Why Greece is a Big Fat Slow White Swan
If you’ve read Nassim Taleb (or this blog, since we mention him fairly often), then you’re probably familiar with the concept of the “black swan.” It’s a way of thinking about the “unlikely” events that no one thinks will happen – but they do, and far more often than we’d like. It’s the Black Monday crash of 1987 or the May 2010 Flash Crash – and if you aren’t prepared for the Black Swan, you’re probably going to get into trouble eventually (think Long-Term Capital Management…).
Which leads us to today’s headlines about Greek banks closing and missed debt payments and the rest – leaving global markets plunging (the new ‘plunging is down -1% to -2%). But it isn’t just today; this uncertainty is toying with other markets as well. Which all begs the question…. Is this Greek drama a black swan event? Or more like the Austin Powers Steamroller?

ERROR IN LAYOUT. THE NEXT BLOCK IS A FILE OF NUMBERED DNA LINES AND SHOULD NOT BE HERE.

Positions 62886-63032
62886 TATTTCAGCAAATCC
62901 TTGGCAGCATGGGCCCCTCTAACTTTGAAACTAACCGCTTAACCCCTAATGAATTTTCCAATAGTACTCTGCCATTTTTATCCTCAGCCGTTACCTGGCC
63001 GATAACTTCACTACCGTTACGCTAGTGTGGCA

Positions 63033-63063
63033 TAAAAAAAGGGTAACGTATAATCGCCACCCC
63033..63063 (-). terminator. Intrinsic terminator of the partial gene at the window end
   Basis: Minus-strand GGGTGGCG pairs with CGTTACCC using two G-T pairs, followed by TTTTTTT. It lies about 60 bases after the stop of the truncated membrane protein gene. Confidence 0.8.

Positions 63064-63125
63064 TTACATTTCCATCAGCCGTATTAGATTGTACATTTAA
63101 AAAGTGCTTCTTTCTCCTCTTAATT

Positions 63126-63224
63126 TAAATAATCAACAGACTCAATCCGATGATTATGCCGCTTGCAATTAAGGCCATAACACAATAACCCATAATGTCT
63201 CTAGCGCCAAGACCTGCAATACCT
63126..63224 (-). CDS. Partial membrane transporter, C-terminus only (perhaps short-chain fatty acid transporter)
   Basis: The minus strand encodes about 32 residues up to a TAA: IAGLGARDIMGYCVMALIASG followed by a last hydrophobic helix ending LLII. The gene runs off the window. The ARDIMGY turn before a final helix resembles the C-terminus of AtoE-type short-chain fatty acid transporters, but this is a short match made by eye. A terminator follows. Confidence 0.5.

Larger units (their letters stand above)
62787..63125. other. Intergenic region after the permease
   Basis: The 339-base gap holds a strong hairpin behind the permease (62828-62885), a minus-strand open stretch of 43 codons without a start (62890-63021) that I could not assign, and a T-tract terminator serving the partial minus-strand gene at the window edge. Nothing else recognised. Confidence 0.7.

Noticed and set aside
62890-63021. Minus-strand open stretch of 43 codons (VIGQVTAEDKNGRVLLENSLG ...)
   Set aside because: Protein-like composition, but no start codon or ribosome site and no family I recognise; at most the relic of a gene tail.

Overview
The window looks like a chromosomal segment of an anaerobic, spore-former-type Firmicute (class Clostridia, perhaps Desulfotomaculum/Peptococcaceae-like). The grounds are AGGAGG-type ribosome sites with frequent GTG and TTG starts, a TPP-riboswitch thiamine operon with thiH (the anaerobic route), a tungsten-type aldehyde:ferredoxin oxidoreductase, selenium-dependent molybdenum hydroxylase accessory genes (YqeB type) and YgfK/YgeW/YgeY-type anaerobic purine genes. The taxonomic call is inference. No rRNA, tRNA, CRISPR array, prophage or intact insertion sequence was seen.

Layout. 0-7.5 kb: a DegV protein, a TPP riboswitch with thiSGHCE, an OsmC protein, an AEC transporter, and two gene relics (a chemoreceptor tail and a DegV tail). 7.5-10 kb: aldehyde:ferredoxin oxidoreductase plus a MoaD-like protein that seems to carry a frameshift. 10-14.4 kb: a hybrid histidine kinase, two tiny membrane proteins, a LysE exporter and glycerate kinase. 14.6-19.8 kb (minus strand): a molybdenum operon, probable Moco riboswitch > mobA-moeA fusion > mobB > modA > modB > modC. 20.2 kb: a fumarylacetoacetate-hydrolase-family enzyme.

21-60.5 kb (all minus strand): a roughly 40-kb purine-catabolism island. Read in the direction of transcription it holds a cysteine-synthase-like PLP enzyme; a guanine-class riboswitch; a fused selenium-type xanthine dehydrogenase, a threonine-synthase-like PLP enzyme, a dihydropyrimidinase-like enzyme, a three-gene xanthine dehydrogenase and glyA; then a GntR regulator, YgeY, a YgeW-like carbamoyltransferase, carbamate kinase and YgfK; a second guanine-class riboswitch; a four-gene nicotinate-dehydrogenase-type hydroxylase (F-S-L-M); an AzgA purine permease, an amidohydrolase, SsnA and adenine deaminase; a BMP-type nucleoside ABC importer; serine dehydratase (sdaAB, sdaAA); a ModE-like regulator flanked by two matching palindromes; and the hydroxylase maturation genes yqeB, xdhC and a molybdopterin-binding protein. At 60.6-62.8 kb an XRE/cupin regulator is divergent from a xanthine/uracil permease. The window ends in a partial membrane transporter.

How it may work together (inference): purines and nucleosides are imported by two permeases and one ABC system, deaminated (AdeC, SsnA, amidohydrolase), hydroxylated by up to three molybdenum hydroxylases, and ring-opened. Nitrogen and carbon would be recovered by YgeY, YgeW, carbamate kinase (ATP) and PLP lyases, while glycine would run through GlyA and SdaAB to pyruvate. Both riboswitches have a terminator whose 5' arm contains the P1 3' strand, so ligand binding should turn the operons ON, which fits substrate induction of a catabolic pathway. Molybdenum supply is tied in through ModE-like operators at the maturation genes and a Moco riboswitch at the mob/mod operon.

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The financial press sure acts like a Greek exit from the Euro is a black swan-type event. But can anyone really say these events are unexpected anymore? This doesn’t really resemble Taleb’s black swan… this is more of a slow, fat white swan that everyone has seen coming for years. It’s been a slow motion car wreck, analyzed and discussed ad nauseum for years. We’ve been unsure about how close it is (even though debt payment schedules are there for all to see), how big it will be, and so forth – but there has been no doubting it is there and it is a problem.
Just how long have we been wringing our hands over this mess? This timeline of the Greek debt mess starts back in December of 2009 and the first Geek bailout was announced over 5 years ago … Can anyone really be surprised by what comes out of Greece anymore (or Europe for that matter)?
We can’t think of any analogy more fitting than that steamroller scene from Austin Powers. Sometimes losses are caused by unexpected events (or at least, not-widely-expected-events), but this time around the causes are right there for all to see. We can’t say for certain what the future holds, but we do know that we’d much rather face it armed with a plan, solid risk management practices, and a portion of our portfolio that can prosper even when the steamroller hits.